More than 2 billion people across the globe burn dried animal dung for energy! It is a widely used fuel source, especially in impoverished or nomadic households in countries with not much forested land such as Mongolia, Tajikistan, Tibet, and Bangladesh.

              Kyrgyzstan, although a post-Soviet state, is filled with nomadic individuals that follow their ancestors’ traditions and relocate as the seasons change. Most families have one permanent area of residence for winters and school years, however in warmer seasons they pack up their food, supplies, yurts (traditional Central Asian tents for nomadic living) and children as they set off to find a nice place to live in for the coming few months.

              They pack their essentials usually either on pick-up trucks or they do it the traditional way of using horses and mules, especially when it comes to travelling across mountainous terrain at high altitudes. Horses have never stopped being efficient methods of transport for the Kyrgyz people. Due to the rugged and mountainous topography of their country, citizens that live in the countryside often must use old fashioned ways of transportation. Horses in Kyrgyzstan are of special, resilient, and enduring breeds that allow nomadic individuals to load them with massive weight and travel with them through the narrowest mountain edge roads at some impressively high altitudes.

              Some families rotate through the same places every year, allowing them to leave animals such as sheep and cattle and come back after the mating season to see that their livestock has doubled! This lifestyle has been kept up by the Kyrgyz people for hundreds of years and continues to run strongly today.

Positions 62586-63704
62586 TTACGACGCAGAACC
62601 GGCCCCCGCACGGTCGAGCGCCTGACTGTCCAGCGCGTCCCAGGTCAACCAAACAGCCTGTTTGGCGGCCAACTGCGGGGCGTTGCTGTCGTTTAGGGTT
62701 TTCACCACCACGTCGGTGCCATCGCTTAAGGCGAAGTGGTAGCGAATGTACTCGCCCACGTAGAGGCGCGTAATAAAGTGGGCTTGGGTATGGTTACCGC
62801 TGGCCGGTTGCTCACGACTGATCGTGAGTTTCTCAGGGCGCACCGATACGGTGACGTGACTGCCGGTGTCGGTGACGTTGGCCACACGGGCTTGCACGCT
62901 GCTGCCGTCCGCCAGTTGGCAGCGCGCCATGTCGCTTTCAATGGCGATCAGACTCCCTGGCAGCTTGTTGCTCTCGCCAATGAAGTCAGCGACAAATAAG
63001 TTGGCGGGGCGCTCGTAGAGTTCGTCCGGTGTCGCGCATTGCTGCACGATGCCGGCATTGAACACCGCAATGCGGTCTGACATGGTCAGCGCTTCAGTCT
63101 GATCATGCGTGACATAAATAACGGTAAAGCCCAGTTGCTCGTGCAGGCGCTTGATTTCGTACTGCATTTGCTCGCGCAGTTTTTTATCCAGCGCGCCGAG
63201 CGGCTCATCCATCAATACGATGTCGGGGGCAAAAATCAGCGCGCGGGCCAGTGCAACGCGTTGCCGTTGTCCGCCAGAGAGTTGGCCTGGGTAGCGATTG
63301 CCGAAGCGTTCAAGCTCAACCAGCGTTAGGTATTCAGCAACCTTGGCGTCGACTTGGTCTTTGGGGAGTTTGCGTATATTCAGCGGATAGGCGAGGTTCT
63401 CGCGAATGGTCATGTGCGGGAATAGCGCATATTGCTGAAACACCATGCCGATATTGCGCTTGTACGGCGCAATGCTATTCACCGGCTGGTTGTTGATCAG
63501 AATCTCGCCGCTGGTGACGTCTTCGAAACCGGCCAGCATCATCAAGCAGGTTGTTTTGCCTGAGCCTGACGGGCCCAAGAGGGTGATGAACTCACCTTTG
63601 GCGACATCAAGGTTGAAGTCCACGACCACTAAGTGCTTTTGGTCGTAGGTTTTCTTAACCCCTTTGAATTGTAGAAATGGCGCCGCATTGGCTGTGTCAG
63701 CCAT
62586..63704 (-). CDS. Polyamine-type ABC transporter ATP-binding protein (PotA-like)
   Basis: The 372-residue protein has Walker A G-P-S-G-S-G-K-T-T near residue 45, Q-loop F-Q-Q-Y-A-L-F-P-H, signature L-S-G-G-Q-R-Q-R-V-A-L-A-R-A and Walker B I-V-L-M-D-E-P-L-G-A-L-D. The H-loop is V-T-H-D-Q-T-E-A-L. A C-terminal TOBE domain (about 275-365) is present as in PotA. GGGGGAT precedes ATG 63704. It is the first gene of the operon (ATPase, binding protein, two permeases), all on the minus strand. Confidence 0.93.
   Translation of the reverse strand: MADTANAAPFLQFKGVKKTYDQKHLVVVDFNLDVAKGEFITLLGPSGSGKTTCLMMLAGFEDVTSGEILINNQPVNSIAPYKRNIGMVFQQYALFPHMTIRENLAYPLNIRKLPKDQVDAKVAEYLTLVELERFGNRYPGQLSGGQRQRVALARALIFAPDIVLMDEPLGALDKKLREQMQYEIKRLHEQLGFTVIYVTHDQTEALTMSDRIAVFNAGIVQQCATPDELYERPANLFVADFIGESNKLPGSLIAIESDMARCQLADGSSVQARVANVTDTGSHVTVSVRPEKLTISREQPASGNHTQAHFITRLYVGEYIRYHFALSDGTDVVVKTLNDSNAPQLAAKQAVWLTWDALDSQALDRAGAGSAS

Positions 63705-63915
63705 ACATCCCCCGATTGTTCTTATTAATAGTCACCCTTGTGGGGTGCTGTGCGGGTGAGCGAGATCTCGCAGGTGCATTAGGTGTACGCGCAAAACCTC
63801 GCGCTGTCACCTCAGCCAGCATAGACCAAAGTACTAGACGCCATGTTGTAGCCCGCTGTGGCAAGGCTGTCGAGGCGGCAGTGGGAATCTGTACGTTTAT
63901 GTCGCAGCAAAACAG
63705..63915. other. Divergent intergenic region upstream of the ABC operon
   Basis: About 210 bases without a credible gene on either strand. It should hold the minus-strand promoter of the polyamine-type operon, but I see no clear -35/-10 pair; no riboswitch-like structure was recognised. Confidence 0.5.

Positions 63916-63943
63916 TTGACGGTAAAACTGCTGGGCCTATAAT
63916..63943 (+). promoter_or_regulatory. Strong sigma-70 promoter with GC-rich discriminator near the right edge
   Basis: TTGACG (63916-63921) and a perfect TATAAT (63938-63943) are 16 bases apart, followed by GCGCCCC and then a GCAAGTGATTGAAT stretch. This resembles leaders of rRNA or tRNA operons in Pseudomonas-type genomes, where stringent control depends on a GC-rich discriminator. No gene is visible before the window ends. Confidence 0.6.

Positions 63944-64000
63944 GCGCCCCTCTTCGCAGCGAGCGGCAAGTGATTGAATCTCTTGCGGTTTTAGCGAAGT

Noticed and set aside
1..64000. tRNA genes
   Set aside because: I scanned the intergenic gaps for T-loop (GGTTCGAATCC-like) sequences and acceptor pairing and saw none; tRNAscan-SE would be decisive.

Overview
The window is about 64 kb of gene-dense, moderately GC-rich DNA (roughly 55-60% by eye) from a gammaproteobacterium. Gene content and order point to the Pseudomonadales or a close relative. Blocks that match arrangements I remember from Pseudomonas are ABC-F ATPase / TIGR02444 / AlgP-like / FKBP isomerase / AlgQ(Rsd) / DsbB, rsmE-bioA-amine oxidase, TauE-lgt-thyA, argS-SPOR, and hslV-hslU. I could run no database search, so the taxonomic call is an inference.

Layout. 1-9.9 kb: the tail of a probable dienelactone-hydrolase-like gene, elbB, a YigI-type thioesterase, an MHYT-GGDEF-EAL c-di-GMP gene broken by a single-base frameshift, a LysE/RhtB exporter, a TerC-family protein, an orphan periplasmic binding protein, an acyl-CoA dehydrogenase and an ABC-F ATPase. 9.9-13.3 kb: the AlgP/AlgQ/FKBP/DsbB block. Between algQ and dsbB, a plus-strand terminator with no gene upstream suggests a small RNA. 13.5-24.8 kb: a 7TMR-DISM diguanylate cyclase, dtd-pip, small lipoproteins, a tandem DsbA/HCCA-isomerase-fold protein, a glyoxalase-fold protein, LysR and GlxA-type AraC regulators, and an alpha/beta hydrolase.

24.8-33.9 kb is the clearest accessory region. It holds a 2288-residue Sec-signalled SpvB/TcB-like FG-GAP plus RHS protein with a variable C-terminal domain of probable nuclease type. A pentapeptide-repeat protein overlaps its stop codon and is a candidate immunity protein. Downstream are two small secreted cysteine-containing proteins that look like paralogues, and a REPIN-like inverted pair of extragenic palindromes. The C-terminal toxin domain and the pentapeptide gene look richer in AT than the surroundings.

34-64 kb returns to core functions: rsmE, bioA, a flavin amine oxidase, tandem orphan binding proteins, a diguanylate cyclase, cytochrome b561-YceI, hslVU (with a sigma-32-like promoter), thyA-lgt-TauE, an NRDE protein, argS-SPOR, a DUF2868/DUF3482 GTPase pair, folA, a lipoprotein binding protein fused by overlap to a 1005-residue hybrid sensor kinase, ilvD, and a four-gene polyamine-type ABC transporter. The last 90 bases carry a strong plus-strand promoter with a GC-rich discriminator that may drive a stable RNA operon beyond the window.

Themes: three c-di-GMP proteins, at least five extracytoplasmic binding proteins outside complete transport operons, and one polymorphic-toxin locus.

By drying bricks of cow dung, the nomads are able to heat their yurts even in the coldest of conditions and restrict their use of petrol and gas. This not only saves money but is also better for the environment as whole. By living like this, the Kyrgyz people are truly free to roam and live in the mountains they so adore.

              An international fifth-former at Ardingly College, Isabelle Pitchler, commented “I think its an incredibly smart idea, and apparently it has very good qualities for burning, so why not? I can only see the benefits!”

              For thousands of years people all over the world have been using this method to keep warm in colder seasons. Traces of it go back to almost the beginning of the human civilization, and it is crucial to keep this tradition going to prevent the overuse and overextrapolation of oil from our planet. Maybe in the future this method of heating will become more technologically advanced and will tribute to the future generation’s efforts in fixing the mess that we made.